To explore cross-reactivity beyond the normal scope of viral-derived peptide epitopes we chose the well-characterized and commonly selected HLA-B*57:01-restricted AGA1 TCR that recognizes the HIV gag-derived KF11 epitope. Although specific features, including the short and convergent nature of both the TCR CDR3alpha/beta regions (Venturi et al., 2006), in addition to the unusual nature of the KF11 peptide when bound by HLA-B*57:01 (Stewart-Jones et al., 2005), may drive preferential usage of this TCR, external influences could additionally contribute to its enhanced frequency or common selection in vivo. To evaluate the cross-reactive breadth of the AGA1 TCR, we employed previously developed MHC class I yeast display technology (Adams et al., 2011; Birnbaum et al., 2014a; Gee et al., 2018). This approach permits a high-throughput, non-biased screen of cross-reactivity via TCR-mediated sampling of a repertoire approximating ~2×108 distinct peptides bound by MHC on the yeast cell surface. Data obtained using this well-validated approach illustrated key features of AGA1 TCR-mediated specificity. The first and most notable included fixation of the peptide’s central p5Pro-p6Glu di-motifs in TCR-selected libraries following 3 rounds of yeast display selection. As illustrated by our previous analysis of the HLA-B*57:03-KF11-AGA1 TCR co-crystal complex, KF11 peptide residues 4 to 6 primarily contribute to extensive H bonding and van der Waals interactions, the majority of which are formed between CDR3 alpha chain amino acids and the KF11 peptide’s p6Glu residue (Stewart-Jones et al., 2012). The importance of p6Glu for AGA1 TCR-mediated recognition of library peptides was also reflected here by its absolute conservation in peptide sequences retrieved following repeated rounds of selection. The near equivalent requirement for p5 Pro in library-enriched peptides may instead reflect its indirect role facilitating the precise peptide conformation to generate a preferred AGA1 TCR recognition landscape akin to that described for KF11 in complex with HLA-B*57:03. Despite the substantial involvement of KF11 p4Ser in the published AGA1 TCR-B*57:03-KF11 binding interface, this residue was not completely conserved in all peptides following selection. However, as library peptides with p4 polar residues were specifically enriched, this may reflect pressure to fulfil H bonding requirements analogous to those described previously for the interaction between KF11p4Ser and the AGA1 TCR CDR3 alpha chain region in the AGA1 TCR-B*57:03-KF11 co-complex structure (Stewart-Jones et al., 2012).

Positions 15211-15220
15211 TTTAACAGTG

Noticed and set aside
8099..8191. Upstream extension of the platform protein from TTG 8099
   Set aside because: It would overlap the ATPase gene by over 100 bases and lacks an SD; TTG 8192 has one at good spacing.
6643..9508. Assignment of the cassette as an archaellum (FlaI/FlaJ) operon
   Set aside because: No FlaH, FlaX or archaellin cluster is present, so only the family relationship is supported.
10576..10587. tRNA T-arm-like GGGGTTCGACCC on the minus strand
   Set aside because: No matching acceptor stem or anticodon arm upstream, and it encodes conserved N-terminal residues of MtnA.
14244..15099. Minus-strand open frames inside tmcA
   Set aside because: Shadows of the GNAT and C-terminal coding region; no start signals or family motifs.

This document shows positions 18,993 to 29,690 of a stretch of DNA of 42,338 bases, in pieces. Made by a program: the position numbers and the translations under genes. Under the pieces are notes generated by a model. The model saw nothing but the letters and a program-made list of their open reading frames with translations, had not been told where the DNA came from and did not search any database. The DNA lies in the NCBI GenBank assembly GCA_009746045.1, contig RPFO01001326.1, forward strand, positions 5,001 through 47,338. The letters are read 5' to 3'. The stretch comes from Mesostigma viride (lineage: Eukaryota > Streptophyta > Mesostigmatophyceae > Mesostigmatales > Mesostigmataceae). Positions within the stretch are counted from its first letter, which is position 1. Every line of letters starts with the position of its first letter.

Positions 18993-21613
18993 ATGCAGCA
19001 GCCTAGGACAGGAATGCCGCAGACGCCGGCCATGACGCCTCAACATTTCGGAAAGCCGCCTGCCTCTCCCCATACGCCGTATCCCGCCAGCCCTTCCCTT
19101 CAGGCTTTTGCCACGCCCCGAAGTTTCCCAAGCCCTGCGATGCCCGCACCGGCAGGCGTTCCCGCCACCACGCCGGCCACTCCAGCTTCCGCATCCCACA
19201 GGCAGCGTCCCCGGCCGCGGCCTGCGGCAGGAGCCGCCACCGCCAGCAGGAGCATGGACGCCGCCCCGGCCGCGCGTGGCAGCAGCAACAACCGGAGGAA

Although the library design generated in this study allowed for the KF11 sequence to be present, it was not found in either the naïve or in subsequent rounds of AGA1 TCR-enriched libraries. Hence, the yeast clone was unlikely to be a transformant in these screens. This, to some extent, reflects one small limitation of the yeast display screens where the functional library cannot fully cover the theoretical diversity of all potential cross-reactive peptides. However, the real strength of the method is reflected by its ability to identify the restricting peptide when absent, in addition to related peptides, from available databases using algorithms and statistical-based approaches. This is what we observed for the KF11 peptide which emerged as the top database-mined peptide hit using library peptide-led database screens.